2 Dog Breeds That Handle Change Pretty Well (& One That Really Needs a Schedule)
Some dogs come from a long line of adaptable canines. They are races that go with the flow and are pretty good at handling change. Then there are the routine dogs – the dogs that definitely need schedules and consistency. These breeds are often energetic working dogs with herd instincts. A hard day is good for you! Boredom often leads them to ruin. Separation anxiety is also not uncommon. In general, all dogs with some structure thrive in daily life. We picked two that can bend over with change – and one that thrives on a schedule.
Routines help build trust between you and your dog. So the sooner you create a schedule, the better. Uniform eating, playing and sleeping times give pets a sense of security. It also makes them less likely to develop destructive behaviors due to separation anxiety or boredom. House training and classroom instructions should be incorporated into your dog’s schedule, and training sessions in 15-minute increments usually work best.
Again, puppies should be introduced to the schedules immediately. Keep in mind that as small puppies, they need much more sleep and less strenuous exercise than adult dogs.
Sometimes it is necessary to readjust your dog’s schedule after a traumatic event. While the two breeds listed below are incredibly adaptable and good at handling change, no dog is completely immune to trauma. Natural disasters, dog fights, or the arrival of a new family member would upset the balance. Dogs are no different!
In these cases, you should reconsider the training practices that have been used in the past. Try to stick to your dog’s old schedule as much as possible (this may include help from people your dog knows well for walks or playtime). Be careful with your dog during this time; Emotional stress can manifest itself in behavioral problems.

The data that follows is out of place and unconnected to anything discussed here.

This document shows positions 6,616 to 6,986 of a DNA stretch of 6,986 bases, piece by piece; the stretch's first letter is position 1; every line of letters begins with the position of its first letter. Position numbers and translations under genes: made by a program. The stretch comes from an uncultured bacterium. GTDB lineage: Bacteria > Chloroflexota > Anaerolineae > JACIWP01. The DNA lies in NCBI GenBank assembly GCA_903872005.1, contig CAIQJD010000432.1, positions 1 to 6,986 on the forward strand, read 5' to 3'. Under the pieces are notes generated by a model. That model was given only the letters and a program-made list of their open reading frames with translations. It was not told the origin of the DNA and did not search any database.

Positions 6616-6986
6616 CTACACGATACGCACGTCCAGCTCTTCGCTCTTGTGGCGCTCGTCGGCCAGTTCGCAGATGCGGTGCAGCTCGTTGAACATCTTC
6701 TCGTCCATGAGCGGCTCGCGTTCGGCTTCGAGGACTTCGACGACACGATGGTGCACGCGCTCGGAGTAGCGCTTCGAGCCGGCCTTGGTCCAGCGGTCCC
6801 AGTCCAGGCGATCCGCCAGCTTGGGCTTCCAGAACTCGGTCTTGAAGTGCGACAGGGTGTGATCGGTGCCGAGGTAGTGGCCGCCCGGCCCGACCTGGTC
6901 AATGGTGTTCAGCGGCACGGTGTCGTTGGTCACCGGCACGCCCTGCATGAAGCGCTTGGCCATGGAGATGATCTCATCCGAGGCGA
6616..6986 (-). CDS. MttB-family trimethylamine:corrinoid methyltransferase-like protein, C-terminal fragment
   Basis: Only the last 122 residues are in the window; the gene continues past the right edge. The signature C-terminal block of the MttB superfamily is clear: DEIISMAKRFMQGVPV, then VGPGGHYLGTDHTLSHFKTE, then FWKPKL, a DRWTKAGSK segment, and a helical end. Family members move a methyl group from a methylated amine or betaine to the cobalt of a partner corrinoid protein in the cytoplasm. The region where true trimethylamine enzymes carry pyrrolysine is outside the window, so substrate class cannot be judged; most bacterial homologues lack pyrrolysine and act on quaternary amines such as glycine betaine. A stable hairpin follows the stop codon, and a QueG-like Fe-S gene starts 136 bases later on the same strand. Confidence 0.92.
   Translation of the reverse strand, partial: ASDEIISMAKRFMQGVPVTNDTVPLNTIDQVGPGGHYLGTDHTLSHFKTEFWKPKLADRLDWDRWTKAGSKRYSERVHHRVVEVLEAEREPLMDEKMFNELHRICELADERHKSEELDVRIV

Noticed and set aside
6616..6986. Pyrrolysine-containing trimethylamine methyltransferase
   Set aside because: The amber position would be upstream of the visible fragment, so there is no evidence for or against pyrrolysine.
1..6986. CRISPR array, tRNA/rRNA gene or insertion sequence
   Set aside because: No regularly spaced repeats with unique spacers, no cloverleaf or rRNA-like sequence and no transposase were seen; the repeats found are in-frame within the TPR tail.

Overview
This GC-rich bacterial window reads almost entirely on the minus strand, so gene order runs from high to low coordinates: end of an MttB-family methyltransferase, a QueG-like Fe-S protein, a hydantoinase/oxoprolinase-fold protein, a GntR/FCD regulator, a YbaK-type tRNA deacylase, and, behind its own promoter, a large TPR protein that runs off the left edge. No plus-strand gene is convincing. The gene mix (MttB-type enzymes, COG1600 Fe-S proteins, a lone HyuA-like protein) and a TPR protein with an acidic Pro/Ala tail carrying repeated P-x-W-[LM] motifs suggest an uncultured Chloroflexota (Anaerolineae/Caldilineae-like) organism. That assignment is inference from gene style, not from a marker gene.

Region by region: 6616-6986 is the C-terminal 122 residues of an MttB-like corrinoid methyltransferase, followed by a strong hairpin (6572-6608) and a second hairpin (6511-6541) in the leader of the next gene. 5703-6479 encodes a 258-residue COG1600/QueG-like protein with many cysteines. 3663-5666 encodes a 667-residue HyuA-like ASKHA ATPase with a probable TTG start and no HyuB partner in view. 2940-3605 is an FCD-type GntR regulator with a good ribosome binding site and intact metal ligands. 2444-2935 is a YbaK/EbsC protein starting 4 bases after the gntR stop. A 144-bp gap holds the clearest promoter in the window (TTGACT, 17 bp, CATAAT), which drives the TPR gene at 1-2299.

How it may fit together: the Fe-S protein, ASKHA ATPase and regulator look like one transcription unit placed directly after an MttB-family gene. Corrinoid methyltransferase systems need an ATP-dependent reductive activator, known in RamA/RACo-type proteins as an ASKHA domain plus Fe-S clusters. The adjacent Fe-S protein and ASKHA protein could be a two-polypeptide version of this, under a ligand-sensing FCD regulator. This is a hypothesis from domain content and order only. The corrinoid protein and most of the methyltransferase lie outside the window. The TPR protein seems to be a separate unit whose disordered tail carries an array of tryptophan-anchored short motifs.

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Two breeds of dogs that are good at handling change
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Height: 11-13 inches
Weight: <28 pounds
Temperament: Affectionate, balanced
Release factor: Minimal
Life expectancy: 10-12 years
Frenchies are ideal city pets. They don’t bark much at all and can be couch potatoes or social butterflies depending on the situation. They are quick to learn commands and love to please their people. The affectionate and well-balanced French love their families and love to play, but are always ready to curl up for a nap. Grooming is a breeze (weekly brushing is enough), and food-based rewards work best during workouts.
Height: 8-12 inches
Weight: 9-11 pounds
Temperament: Smart, social
Release factor: Hypoallergenic
Life expectancy: 14-16 years
Havanese are compact balls of joy. They love meeting new people and are always up for fun and games with other pets, dogs and children. Even though they exercise well (hi, smartass) they don’t need constant mental stimulation. Havanese puppies are just as satisfied with the way they run around performing tricks they’ve learned as they lounge around, depending on what the day calls for. Even more impressive? Your hypoallergenic coats can be cut short, groomed to length or laced. In all fairness, the only people who don’t get along with a Havanese are those who want to run sprints or marathons with their dogs; Havanese are not really suited to such extreme exercises.
A breed that really needs a schedule
Height: 18-23 inches
Weight: 40-65 pounds
Temperament: Intelligent, athletic
Release factor: Seasonal
Life expectancy: 12-15 years
The American Kennel Club calls Australian Shepherds “smart, tireless and trainable”. These dogs, like Australian Cattle Dogs, have a lot of energy to drive away and always need a job. They are not recommended for novice dog enthusiasts simply because they take a lot of time and dedication to training and keeping them busy. It doesn’t matter if you are tricked, Aussies don’t give in until you play their game or place their bid. Although they get along well with children, they don’t always like other dogs.
Remember, every dog is an individual. What one Aussie does can be dramatically different from another Aussie, whether or not they have different experiences. Be aware of your dog’s reactions to routines and work with your veterinarian to make sure you are giving your puppy proper structure.
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